I have contacted a professor, looking for a PhD position. He replied that my field is so near to his research field, and to consider my application; he needs to know more about my masters thesis.

I need to see your masters work.

My thesis and most of my publications are in a non-English language. I have one English paper published in a nation-wide conference's proceedings, and this only presents no more than a quarter of my master's thesis.

How should I reply to this professor to better describe my master's work?

PS: I have a detailed CV in which I have brought all my transcripts of my BSc and MSc, translated titles of my publications and projects and all my job experience.

UPDATE: I sent a copy of my English paper, my CV, my thesis abstract and some parts of my thesis besides to a research statement in which I wrote some research topics I am interested to work on.

  • 2
    From what you've said, it doesn't sound like he's asking for a translation. So give him a summary of your thesis, in English.
    – mhwombat
    Oct 21, 2014 at 18:28
  • @mhwombat I think he wants to see my masters thesis... I don't know.
    – enthu
    Oct 21, 2014 at 18:32
  • 1
    As a note: technical language is quite understandable, even for non speakers, as long as the languages are close enough.
    – Davidmh
    Oct 22, 2014 at 6:31

3 Answers 3


The reason he might be asking to see your thesis is to get familiar with what you did, and to evaluate the quality of your work. If all the application materials (your CV etc) have English titles, he might not realize that the thesis is in any other language.

So, I would respond to him addressing what he needs, and not what he asked for literally. I would write an extended abstract (summary) of your thesis in English. I would send the following, the extended abstract, conference paper, and thesis. He can gain insight into all of your work from the thesis abstract you just wrote. Your conference paper evaluates your writing. And finally your thesis is sent just because maybe he understands the language. Even if he doesn't speak the language, the references, figures, tables, formulas etc. in the thesis should give him additional information about the content and quality of your work, especially in the context of your abstract.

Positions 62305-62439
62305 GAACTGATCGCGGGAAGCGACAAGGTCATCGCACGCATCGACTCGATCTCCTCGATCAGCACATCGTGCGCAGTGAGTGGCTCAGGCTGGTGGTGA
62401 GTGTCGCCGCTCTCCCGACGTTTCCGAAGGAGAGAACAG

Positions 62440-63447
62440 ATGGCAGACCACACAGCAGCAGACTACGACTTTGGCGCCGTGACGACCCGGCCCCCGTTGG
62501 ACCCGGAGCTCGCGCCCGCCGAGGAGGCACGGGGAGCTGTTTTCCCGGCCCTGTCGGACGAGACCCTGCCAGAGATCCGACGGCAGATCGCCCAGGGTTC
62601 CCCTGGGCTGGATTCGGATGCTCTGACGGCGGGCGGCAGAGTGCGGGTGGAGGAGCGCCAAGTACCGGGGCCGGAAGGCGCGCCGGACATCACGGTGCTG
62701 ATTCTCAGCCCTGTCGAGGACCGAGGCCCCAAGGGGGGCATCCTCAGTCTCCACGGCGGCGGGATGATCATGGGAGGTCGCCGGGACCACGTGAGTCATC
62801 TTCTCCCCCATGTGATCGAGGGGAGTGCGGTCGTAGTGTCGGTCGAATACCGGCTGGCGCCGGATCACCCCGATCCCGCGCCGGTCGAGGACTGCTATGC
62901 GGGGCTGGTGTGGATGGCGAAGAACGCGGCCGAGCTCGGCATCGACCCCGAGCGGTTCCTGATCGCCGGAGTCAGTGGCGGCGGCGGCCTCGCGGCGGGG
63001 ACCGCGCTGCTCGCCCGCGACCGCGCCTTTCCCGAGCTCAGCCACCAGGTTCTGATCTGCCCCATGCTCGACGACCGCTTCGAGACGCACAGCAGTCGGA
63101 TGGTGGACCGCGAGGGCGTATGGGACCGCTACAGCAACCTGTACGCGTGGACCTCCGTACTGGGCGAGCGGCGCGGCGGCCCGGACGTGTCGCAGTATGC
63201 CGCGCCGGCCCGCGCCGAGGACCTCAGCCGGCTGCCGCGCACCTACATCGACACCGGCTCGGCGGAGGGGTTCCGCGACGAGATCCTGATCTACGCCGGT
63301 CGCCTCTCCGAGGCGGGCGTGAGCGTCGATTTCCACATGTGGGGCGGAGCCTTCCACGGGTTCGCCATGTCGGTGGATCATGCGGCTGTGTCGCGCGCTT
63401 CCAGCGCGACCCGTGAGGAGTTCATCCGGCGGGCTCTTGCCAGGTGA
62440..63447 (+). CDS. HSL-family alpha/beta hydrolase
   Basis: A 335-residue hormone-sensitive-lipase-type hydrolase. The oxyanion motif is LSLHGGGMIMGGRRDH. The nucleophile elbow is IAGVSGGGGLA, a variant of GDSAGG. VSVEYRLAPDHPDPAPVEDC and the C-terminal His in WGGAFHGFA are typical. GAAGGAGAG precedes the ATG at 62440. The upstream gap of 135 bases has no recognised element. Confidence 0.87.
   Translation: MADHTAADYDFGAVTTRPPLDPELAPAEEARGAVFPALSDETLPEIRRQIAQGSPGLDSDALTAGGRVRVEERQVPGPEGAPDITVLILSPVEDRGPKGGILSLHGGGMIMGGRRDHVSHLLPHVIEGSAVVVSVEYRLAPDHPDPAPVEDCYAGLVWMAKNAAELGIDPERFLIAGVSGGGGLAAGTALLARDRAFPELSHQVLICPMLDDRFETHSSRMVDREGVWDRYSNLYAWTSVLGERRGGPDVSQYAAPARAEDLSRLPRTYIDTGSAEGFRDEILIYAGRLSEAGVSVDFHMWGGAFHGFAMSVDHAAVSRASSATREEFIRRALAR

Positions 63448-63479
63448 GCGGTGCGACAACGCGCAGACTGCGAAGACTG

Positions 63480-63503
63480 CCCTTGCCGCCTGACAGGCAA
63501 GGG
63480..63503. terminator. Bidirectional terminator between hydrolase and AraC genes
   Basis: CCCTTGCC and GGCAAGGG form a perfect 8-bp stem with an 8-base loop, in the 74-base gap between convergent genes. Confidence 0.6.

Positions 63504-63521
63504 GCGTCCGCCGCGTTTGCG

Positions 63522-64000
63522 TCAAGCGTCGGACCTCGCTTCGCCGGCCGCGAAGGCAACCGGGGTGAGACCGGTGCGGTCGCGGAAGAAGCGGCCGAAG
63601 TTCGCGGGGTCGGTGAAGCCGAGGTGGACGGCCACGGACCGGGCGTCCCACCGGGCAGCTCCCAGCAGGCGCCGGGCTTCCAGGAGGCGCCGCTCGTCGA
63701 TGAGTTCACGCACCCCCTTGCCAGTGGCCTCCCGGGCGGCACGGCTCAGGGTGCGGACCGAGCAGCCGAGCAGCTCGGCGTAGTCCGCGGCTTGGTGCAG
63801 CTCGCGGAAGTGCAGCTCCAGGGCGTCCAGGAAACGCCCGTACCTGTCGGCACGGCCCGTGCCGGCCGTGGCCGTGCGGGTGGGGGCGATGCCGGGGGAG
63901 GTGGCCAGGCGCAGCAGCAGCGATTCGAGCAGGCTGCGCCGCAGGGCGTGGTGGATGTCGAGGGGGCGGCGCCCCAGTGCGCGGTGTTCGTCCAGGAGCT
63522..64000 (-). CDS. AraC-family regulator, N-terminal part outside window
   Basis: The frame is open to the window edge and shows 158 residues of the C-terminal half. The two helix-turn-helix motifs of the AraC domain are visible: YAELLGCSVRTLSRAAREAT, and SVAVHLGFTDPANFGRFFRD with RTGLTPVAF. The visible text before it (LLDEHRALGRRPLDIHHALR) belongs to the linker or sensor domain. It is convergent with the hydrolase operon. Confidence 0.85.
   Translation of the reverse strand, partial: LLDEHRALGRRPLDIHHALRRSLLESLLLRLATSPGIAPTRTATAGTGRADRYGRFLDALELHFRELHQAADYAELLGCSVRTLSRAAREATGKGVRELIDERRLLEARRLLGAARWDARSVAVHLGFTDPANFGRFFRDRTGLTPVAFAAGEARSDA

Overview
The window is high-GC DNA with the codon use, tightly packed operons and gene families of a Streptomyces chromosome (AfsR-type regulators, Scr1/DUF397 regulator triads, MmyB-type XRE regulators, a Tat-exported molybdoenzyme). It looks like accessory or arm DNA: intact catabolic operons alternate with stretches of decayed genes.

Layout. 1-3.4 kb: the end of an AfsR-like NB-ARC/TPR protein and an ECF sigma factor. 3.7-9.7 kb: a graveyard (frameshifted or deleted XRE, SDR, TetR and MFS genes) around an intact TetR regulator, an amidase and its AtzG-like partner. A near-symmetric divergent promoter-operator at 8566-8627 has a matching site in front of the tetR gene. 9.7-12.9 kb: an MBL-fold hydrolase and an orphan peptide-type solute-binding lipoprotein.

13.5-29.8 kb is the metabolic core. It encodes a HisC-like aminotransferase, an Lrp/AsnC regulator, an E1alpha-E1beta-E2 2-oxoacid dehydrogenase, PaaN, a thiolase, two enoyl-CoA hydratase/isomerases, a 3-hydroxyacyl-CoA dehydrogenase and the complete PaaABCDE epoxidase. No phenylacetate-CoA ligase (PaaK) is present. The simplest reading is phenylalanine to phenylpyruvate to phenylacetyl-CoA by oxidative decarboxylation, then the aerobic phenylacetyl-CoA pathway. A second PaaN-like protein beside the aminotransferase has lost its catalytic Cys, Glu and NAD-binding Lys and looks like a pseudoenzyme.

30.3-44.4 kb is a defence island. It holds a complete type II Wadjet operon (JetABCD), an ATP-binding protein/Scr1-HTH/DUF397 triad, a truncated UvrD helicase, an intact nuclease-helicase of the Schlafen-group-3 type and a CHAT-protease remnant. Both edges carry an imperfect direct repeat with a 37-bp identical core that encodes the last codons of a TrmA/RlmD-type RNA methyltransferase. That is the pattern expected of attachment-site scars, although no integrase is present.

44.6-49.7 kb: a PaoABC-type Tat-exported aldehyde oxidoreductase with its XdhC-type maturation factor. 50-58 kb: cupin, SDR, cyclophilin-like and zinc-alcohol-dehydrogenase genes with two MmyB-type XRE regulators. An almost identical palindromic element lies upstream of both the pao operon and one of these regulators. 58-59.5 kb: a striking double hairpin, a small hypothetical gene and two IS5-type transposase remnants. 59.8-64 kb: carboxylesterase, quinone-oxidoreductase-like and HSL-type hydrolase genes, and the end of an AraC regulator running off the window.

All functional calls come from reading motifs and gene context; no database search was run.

I think that you should send the professor your thesis, pointing out the obvious that it is not in English. Perhaps they actually know the language or have a trusted student or postdoc who does?

You should also offer to send an English summary and/or any papers that you have written related to the subject in English.


Don't second guess the request. You do not know his motivation.

Do you respond promptly? Does he speak that language? Does the document actually exist?

You obviously have command of the English language. Provide him a copy of the thesis in the original language, give him a synopsis in English. He/she will follow up as appropriate..

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